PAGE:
In Search of Chardonnay: 8 Wines in West and North Ventura County, CA

NOTE: Heading to the Wine Bloggers Conference in Santa Barbara? Here’s a quick intro to a few wineries in Ventura County that folks on the way to WBC14 might want to try…Also, the first winery mentioned, Labyrinth, will be pouring in the red speed tasting.

On Chardonnay Day, which is the Thursday before Memorial Day every year, Pineapple Helen and I made a plan, and in the early afternoon, we hit the road in West and North Ventura County search of Chardonnay.

I know there’s a lot of naysayers out there about chardonnay these days, those ABCers –Anything But Chardonnay folks.

Fortunately, Helen loves Chardonnay, and she was available to come tasting with me. Helen has a great palate,  especially for Chardonnay, and we often like completely different wines or the same ones for different reasons.

Last year, some 20,000+ people participated in Chardonnay Day, producing 25,000 tweets and reaching over 100,000,000 accodring to organizer Rick Bakas.

So we wanted to do our part!

While Chardonnay (the grape and the wine!) was born and raised in the Burgandy region of France (check out this video of the village of Chardonnay), it’s alive and well in southern California. Chardonnay is grown all over the world in every grape growing region, and it is one of the top wine grapes in cultivation. Most of the Chardonnay that is made in Ventura County comes from Santa Barbara County, with some from regions beyond like Lodi and Paso Robles.

In France including Champagne, and in the US and throughout the world, a lot of Chardonnay gets made into bubbly…and a lot of it gets made into still wine and blends because it is a versatile grape that responds well to terroir, oak and winemaking practices producing a wide variety of expressions depending on location, vintage, and winemaker.

We thought we’d start  our Chardonnay Day search south of Ventura at Cantara in Camarillo, head north on the 101 a few miles to Herzog in Oxnard, then  to the new California Welcome Center in the Collection in Oxnard, followed by Four Brix in Ventura, then Vino V and Old Creek Ranch on the way to the grand-daddy of Ventura County Wineries, Ojai Vineyard. Yes, six tasting rooms–and we’d only be tasting Chardonnay.

But of course our day didn’t go much like that at all! Here’s the day in tweets with a few notes too.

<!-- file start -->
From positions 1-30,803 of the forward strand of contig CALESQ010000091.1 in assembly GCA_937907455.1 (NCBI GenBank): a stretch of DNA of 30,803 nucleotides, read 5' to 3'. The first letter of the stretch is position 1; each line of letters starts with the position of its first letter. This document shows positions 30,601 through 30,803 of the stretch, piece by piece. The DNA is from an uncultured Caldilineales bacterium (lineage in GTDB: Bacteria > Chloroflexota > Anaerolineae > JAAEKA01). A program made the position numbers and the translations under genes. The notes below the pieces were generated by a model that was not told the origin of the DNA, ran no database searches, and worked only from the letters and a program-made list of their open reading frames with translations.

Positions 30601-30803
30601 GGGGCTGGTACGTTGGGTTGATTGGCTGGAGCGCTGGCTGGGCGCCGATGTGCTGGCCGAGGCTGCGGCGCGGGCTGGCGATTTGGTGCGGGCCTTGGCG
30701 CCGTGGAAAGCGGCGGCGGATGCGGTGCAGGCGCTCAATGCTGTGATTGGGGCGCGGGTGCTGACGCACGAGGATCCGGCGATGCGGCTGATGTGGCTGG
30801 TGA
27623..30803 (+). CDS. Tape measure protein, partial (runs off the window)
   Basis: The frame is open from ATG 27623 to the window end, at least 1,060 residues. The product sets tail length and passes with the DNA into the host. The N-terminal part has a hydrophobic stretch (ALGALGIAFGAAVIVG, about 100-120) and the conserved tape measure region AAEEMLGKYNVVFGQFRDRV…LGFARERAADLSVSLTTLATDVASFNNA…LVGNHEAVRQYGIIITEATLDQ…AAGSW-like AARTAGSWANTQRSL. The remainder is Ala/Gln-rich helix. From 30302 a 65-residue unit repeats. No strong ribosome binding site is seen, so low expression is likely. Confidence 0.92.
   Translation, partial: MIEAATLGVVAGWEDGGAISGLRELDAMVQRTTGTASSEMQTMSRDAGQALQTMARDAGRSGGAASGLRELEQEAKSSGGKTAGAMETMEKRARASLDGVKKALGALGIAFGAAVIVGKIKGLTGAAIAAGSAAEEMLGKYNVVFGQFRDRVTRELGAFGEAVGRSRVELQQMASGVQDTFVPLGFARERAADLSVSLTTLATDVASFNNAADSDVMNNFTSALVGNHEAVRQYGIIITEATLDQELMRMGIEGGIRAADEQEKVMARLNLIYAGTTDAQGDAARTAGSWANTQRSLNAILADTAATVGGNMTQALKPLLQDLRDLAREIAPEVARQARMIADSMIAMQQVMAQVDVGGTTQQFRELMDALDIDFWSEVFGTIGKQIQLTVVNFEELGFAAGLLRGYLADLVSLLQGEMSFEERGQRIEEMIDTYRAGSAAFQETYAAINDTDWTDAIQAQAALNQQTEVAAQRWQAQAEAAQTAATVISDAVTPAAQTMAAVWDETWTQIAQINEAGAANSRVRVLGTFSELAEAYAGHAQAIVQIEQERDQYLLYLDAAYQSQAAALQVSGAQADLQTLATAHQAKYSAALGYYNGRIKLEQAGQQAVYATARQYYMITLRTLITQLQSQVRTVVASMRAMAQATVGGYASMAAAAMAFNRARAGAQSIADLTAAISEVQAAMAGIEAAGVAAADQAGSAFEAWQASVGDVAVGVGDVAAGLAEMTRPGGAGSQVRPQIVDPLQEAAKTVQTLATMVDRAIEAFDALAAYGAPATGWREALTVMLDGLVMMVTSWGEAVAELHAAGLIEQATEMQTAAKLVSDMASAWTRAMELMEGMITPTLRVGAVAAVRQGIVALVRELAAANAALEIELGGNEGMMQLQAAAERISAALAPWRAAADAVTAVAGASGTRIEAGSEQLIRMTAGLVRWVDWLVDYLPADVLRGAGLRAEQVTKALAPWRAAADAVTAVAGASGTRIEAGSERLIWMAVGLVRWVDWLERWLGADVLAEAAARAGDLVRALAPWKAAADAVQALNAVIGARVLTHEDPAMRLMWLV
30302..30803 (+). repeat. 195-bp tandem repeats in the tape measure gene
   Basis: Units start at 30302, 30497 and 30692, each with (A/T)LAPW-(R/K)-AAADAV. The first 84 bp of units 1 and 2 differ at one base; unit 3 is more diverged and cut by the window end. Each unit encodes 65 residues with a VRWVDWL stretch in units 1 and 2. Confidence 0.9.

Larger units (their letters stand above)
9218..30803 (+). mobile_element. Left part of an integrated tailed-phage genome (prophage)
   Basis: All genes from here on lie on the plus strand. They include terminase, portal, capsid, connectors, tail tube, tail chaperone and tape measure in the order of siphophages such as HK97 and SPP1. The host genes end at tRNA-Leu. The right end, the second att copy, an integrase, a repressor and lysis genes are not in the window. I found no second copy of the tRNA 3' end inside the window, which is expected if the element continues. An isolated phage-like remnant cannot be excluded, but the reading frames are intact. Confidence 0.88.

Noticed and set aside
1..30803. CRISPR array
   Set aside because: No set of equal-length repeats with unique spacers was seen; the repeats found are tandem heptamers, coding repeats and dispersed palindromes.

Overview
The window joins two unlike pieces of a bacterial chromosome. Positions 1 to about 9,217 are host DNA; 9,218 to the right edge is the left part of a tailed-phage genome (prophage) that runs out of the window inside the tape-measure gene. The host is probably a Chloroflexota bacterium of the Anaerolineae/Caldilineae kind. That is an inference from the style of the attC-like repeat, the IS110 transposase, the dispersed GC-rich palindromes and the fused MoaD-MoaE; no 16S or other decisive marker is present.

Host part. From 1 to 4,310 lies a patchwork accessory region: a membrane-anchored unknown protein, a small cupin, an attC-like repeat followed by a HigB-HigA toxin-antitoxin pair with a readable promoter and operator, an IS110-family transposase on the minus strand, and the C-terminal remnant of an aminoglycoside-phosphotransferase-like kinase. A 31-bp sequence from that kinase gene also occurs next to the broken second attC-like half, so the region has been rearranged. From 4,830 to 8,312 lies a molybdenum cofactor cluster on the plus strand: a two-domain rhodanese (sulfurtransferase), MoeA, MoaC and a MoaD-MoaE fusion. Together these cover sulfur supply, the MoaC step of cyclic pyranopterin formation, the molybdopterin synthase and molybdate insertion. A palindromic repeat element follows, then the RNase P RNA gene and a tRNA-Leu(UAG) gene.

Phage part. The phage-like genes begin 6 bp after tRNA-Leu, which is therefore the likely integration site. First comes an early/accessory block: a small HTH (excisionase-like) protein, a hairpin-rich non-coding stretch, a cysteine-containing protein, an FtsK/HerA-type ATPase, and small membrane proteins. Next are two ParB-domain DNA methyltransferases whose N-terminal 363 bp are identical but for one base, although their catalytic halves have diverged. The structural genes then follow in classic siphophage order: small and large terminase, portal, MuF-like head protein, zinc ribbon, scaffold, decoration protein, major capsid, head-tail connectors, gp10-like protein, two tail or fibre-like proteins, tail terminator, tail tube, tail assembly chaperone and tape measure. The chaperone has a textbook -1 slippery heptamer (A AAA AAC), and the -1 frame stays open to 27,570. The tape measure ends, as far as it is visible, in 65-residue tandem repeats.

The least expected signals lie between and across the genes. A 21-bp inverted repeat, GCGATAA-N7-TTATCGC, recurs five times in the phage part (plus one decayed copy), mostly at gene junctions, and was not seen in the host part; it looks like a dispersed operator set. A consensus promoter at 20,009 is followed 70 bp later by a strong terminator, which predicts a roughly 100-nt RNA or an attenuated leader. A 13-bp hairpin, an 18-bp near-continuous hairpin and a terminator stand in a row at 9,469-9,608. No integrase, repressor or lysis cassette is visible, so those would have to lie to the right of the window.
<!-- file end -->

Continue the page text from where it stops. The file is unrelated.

Instead of heading south, our first stop was right in downtown Ventura, at Labyrinth Winery on Main near California Street. We got there at 3pm just as she was opening up.

(Please note that my tweets used the WRONG spelling! Their Twitter handle is actually

Haka offers pineapple nose lemon curd palate pear long finish balance $26 will sell out soon!

Labyrinth Winery: 607 East Main Street, Suite D; Ventura CA 93001

Next we headed a few block north on Main to Paradise Pantry, a foodie and vino paradise for sure. Owners Kelly and Tina have an amazing talent for pairing wine and cheese (wine and everything actually!).

Not only does Paradise Pantry have quite the case for cheese, that day they were pouring two Chardonnay and we could compare how the two different styles went with a different cheese (we also got enough cheese to gnaw on later and a loaf of crusty French Bread!

#ChardonnayDay in Paradise Ventura starts with Sarapa 2011 from Sonoma Coast light fresh apples

— Gwendolyn Alley, MA (@ArtPredator) May 22, 2014

As you can see Paradise offers a few wines by the glass… The ambiance at Paradise is really fabulous. It’s in one of the older brick buildings in downtown right across from the historic Mission San Buenaventura.

Tin Shack Crawford for #ChardonnayDay in Paradise Ventura pairs: tomme de savoie raw cow milk is fab together

— Gwendolyn Alley, MA (@ArtPredator) May 22, 2014

Paradise Pantry 222 East Main Street, Downtown Ventura.93001

With our cheese and bread in hand, we caught the 101 N to the 33 and headed toward Ojai, stopping first at Old Creek Ranch where winemaker Michael Meagher had been bottling all day.


Michael is the winemaker for both Old Creek Ranch and his own label, Vino V. The past few times I’d been to Old Creek Ranch –which is an actual working ranch located next to a scenic creek–I’d just missed Michael or he was busy so we were lucky to catch him–exhausted but excited by the day’s activities.